Pete Wargent blogspot

Co-founder & CEO of AllenWargent property buyer's agents, offices in Brisbane (Riverside) & Sydney (Martin Place), & CEO of WargentAdvisory (providing subscription analysis, reports & services to institutional clients).

5 x finance/investment author - 'Get a Financial Grip: a simple plan for financial freedom’ (2012) rated Top 10 finance books by Money Magazine & Dymocks.

"Unfortunately so much commentary is self-serving or sensationalist. Pete Wargent shines through with his clear, sober & dispassionate analysis of the housing market, which is so valuable. Pete drills into the facts & unlocks the details that others gloss over in their rush to get a headline. On housing Pete is a must read, must follow - he's one of the finest property analysts in Australia" - Stephen Koukoulas, MD of Market Economics, former Senior Economics Adviser to Prime Minister Gillard.

"Pete is one of Australia's brightest financial minds - a must-follow for articulate, accurate & in-depth analysis." - David Scutt, Business Insider, leading Australian market analyst.

"I've been investing for over 40 years & read nearly every investment book ever written, yet I still learned new concepts in his books. Pete Wargent is one of Australia's finest young financial commentators." - Michael Yardney, Australia's leading property expert, Amazon #1 best-selling author.

"The most knowledgeable person on Aussie real estate markets - Pete's work is great, loads of good data & charts, the most comprehensive analyst I follow in Australia. If you follow Australia, follow Pete Wargent" - Jonathan Tepper, Variant Perception, Global Macroeconomic Research, author of the New York Times bestsellers 'End Game' & 'Code Red'.

"The level of detail in Pete's work is superlative across all of Australia's housing markets" - Grant Williams, co-founder RealVision - where world class experts share their thoughts on economics & finance - author of Things That Make You Go Hmmm, one of the world's most popular & widely-read financial publications.

"Wargent is a bald-faced realty foghorn" - David Llewellyn-Smith, 'MacroBusiness'.

Monday, 4 July 2016

Approvals decline (Sydney and Brisbane units)

Approvals decline

Building Approvals declined by 5.2 per cent in May to be 9.2 per cent lower than a year ago in seasonally adjusted terms.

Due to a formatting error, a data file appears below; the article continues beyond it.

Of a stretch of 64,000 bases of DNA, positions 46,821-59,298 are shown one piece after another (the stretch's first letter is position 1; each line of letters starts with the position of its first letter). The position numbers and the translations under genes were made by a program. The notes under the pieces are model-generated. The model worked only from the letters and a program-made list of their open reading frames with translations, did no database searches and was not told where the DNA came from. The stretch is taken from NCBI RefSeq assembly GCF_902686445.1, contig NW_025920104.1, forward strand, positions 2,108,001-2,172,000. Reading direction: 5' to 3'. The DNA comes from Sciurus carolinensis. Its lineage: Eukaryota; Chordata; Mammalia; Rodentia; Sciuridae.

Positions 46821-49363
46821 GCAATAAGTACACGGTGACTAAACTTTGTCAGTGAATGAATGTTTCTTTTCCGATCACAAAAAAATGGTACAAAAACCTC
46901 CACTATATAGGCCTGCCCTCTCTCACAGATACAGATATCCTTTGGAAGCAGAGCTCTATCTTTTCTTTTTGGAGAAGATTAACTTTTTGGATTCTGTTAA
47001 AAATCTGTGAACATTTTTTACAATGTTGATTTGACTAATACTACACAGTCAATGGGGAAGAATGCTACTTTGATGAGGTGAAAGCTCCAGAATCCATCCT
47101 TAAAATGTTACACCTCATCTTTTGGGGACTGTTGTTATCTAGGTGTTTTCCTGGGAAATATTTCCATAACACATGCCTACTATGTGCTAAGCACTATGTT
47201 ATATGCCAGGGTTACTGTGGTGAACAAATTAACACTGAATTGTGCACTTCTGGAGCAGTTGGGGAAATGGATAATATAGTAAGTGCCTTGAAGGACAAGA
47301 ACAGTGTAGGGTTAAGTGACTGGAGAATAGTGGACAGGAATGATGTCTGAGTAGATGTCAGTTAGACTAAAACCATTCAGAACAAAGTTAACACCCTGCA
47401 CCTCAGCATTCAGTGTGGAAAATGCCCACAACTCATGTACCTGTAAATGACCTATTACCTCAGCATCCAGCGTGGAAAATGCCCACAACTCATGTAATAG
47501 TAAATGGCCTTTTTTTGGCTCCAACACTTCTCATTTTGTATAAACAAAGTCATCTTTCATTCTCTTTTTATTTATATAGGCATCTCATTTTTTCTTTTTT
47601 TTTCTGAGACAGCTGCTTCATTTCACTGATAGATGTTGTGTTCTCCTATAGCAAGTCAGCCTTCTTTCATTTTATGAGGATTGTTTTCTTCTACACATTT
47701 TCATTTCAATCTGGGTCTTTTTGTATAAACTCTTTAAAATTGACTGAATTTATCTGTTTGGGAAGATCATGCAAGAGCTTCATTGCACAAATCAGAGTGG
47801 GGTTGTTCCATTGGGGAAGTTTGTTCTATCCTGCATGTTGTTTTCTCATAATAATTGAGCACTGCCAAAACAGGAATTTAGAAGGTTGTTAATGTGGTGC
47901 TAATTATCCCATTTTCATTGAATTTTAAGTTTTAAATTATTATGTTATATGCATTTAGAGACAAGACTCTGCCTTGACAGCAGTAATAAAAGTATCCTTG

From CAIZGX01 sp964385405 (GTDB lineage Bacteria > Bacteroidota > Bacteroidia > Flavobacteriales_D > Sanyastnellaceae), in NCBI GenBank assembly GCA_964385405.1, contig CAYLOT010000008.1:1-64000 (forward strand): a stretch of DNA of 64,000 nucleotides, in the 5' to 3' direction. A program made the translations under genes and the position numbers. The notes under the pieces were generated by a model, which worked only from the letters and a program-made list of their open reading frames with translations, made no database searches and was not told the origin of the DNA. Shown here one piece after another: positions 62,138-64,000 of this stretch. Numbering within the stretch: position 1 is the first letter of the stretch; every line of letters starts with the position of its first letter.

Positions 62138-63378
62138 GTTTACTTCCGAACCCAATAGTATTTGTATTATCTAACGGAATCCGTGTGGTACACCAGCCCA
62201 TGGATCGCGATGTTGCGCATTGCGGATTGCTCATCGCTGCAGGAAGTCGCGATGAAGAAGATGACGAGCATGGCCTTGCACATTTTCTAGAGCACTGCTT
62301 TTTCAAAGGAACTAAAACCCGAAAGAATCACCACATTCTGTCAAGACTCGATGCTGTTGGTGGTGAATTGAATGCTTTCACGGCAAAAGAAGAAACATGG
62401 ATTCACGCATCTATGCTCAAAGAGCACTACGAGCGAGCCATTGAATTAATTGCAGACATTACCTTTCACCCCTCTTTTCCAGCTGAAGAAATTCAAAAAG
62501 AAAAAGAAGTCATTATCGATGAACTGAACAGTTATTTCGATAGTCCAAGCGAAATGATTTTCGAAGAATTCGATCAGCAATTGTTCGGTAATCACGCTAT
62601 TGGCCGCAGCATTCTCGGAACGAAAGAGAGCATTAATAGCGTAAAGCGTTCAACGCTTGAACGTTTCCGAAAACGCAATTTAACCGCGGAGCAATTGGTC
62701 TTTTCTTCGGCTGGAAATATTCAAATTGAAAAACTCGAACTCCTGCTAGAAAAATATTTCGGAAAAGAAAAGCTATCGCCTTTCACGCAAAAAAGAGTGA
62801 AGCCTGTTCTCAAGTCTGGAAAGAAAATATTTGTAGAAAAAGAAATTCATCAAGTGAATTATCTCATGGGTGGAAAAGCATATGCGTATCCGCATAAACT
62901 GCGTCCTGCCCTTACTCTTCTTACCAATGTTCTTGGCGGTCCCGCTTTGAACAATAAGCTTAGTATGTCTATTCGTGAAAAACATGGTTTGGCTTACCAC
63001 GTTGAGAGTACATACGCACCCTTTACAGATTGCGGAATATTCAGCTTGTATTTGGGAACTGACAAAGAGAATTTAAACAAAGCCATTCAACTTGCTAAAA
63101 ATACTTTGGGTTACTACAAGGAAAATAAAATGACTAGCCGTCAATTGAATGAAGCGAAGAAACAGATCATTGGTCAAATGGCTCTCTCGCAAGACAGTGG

Somewhat optimistically the "trend" result is still recording a rise, but it does appears that the peak of the building approvals boom has now passed. 

A couple of observations.

Firstly, although this was clearly a weaker result than last month's bonanza - one which probably at last signifies the beginning of the end for this construction cycle - the hyperbole in reporting can get overblown.

There were after all some 19,706 dwellings approved in May (in original terms) - down from a massive 20,612 in April - historically very high numbers, and higher than had ever been seen until the last quarter of 2014.

Whether or not all of these dwellings all get built is another matter. 

In rolling annual terms total approvals fell to 233,900 down from a peak of 240,130 in October 2015, comprising of 117,300 houses and 116,600 units, townhouses and apartments. 

City by city

At the capital city level, approvals in Melbourne have recorded four very strongly monthly readings in a row, taking annual detached house approvals for the Victorian capital up to a fresh cyclical high of 25,600 (a crunching 57 per cent more than Sydney over the same period). 

This chart is worth noting when folk talk about a so-called "oversupply" in Sydney - a lasting oversupply not quite so easy to achieve at the city level when you are building so few detached houses into romping population growth. 

The monthly decline in approvals was driven by huge declines in attached approvals in Sydney (from 3,777 to 2,900) and especially Brisbane (2,500 to 1,062). 

That said, there were some sneaky upwards revisions totaling more than 1,800 additional dwellings to previously reported figures, and three quarter of these related to New South Wales and Queensland. 

Overall, although it's a volatile data series it does look as though the unit and apartments approvals boom has passed its peak.

Approvals in Western Australia have now been trending down since September 2014, which should help to bring the rental market back into equilibrium in due course. 

High rise declines

This cycle has been characterised by the approval of greater volumes of 4+ storey dwellings than ever before, with more than 70,300 approved over the past year alone - an astonishing 57 times more than we saw in 1992.  

The most recent data suggests that high approvals are starting to wane, though, especially in Victoria where a glut of high rise approvals was pulled forward into 2015.  

The wrap

Overall, another very strong result, but there are now multiple indicators suggesting that the peak of the construction cycle is all about upon us.

One of these days we'll all be able to say we called it!

All eyes will be on the Reserve Bank of Australia at 2.30pm tomorrow, in particular to determine the wording of their policy statement.

Will an easing bias be reinstated ahead of a possible August interest rate cut?